US Building of the Week
John A. and Joyce K. Caddell Building
6. December 2021
Photo: Bruce Damonte
One of the newest buildings on the campus of Georgia Tech located in Midtown Atlanta, the Caddell Building houses the School of Building Construction, part of the university's College of Design. Although it looks like a new building at first glance, it is actually the adaptive reuse of a half-century-old building. BLDGS answered a few questions about the project.
Location: Atlanta, Georgia, USA
Client: Georgia Institute of Technology
- Design Principals: David Yocum and Brian Bell
- Project Manager: Jason Hoeft
- Project Team: David Yocum, Brian Bell, Jason Hoeft, Mathew Weaver, James Murray, Shota Vashakmadze
MEP/FP Engineer: Newcomb & Boyd
Civil Engineer: Long Engineering
Lighting Designers: Jim Youngston, Gabler Youngston
Interior Designer: BLDGS
Contractor: Evergreen Construction
Sustainability: Energy Ace
Site Area: 5,333 sf
Building Area: 10,667 sf
Photo: Fredrik BrauerWhat were the circumstances of receiving the commission for this project?
BLDGS was shortlisted during a public RPQ/P (Request for Qualifications/Proposals) and then selected after interviews with Georgia Tech’s Planning and Design Commission.
Photo: Fredrik BrauerPlease provide an overview of the project.
The Caddell Building involves the adaptation of a 1950s-era motor pool building into the new School of Building Construction for Georgia Tech’s College of Design. The primary objective was to reduce energy use while maximizing interior-exterior visibility and engagement with the campus by introducing large expanses of glass protected by a whole-building shading canopy. The architectural effect of this shading device goes much further, transforming what was a diminutive, opaque background building into an engaged, transparent and energy-efficient example of contemporary re-use in an urban campus setting.
Photo: Fredrik BrauerWhat are the main ideas and inspirations influencing the design of the project?
The primary inspiration was the existing concrete and steel structure, which was exposed to the extent possible during the renovation. The new overbuild shading device cantilevers off of this frame, and relies on it for its primary structural logic. A secondary logic for the extent of the shade structure is derived from solar conditions at various times of the year to shade the glazing at critical times of day/year. This results in an enigmatic but logically derived perimeter shape. Finally, the shade louvers that hang below the structure are shaped and oriented to create a unique phenomenological lighting condition; at times the sun is reflected onto the back of the adjacent louvers, while direct light is blocked, resulting in the appearance of a brightly lit, glowing shade structure.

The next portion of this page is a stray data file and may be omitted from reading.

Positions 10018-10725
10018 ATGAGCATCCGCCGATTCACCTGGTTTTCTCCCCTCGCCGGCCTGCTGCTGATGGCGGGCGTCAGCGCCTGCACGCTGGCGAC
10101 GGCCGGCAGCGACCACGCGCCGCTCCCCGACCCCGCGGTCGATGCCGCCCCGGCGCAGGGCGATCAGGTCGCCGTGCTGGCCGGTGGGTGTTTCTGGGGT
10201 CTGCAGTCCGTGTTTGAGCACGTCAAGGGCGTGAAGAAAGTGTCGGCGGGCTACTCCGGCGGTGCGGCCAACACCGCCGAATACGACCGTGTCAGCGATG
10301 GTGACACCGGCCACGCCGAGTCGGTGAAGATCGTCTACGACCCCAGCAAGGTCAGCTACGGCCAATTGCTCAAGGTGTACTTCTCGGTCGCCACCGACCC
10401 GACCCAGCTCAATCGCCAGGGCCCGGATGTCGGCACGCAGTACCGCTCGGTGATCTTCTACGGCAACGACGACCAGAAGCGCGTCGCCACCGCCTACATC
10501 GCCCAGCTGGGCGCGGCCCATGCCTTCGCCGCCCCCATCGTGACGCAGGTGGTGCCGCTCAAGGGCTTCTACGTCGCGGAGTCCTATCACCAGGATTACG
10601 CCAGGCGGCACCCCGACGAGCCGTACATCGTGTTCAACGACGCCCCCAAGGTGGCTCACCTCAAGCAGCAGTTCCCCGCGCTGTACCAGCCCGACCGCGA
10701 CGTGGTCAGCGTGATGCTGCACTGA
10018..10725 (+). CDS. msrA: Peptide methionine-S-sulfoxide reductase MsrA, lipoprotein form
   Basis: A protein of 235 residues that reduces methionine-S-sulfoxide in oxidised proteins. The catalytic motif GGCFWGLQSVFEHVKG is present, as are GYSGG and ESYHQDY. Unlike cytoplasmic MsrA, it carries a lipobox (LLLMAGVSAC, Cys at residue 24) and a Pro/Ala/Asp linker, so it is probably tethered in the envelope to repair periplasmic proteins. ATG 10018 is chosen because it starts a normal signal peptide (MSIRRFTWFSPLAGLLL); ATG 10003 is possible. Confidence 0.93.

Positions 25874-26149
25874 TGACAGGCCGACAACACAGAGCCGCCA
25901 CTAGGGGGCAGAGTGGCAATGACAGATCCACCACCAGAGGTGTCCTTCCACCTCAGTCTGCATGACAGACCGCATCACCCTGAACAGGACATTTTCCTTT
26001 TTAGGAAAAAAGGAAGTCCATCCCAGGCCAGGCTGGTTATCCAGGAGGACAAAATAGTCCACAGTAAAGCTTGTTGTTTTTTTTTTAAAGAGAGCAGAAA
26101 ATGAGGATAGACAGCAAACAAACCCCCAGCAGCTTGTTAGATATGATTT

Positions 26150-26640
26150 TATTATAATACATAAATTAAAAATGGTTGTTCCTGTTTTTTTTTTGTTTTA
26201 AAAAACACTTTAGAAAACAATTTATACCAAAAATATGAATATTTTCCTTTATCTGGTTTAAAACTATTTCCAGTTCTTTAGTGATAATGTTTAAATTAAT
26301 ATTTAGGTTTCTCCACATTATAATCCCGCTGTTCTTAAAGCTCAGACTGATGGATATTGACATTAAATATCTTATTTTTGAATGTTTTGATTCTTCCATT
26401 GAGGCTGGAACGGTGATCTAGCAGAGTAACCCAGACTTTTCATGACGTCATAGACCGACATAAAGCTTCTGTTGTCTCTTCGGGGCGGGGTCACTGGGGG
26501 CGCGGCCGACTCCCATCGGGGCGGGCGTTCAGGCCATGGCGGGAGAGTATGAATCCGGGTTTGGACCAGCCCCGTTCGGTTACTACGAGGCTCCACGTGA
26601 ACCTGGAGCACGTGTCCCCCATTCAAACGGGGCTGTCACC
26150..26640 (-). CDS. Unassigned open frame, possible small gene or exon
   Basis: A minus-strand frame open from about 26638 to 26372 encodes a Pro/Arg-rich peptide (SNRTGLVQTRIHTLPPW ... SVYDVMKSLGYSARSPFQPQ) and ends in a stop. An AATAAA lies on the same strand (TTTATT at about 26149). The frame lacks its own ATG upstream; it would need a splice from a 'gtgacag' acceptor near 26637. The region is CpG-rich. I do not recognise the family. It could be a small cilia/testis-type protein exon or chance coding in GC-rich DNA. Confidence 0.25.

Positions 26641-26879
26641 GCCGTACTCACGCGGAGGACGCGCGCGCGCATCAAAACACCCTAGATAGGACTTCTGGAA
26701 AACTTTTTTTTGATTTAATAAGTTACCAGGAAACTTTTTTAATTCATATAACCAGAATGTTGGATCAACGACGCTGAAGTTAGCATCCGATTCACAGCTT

Photo: Bruce DamonteHow does the design respond to the unique qualities of the existing building?
The design is tuned to the existing structure, and uses its inherent structural capacity to efficiently add the new, cantilevered shade structure. The design also exposes the existing structural elements – concrete, steel beams and trusses – carefully coordinating and concealing utilities to heighten the architectural impact of the existing structural elements.
Photo: Bruce DamonteHow did the project change between the initial design stage and its completion?
The initial architectural idea, conceived during the interview process, remained essentially unchanged through completion. The extent of glazing, the length of cantilever, beam sizes, etc. developed based on cost and structural feedback, but the main idea for the project remained consistent.
Photo: Fredrik BrauerWas the project influenced by any trends in energy-conservation, construction, or design?
Yes, from the owner’s decision to invest in the reuse of the existing structure, rather than building anew, to the modeling of architectural energy demands and energy uses (glazing, skylights, shading, users) – the sustainable elements were developed intrinsically with the architectural expression and "form" of the project.
Photo: Fredrik BrauerWhat products or materials have contributed to the success of the completed project?
The most unexpectedly important "product" we developed for this project was the field of custom-shaped aluminum louvers that create the shade canopy soffit. This tertiary lighting condition, where indirect sunlight and shadows create remarkable lighting effects, plays a significant role in the experience of the building at different times of day and year.
Email interview conducted by John Hill.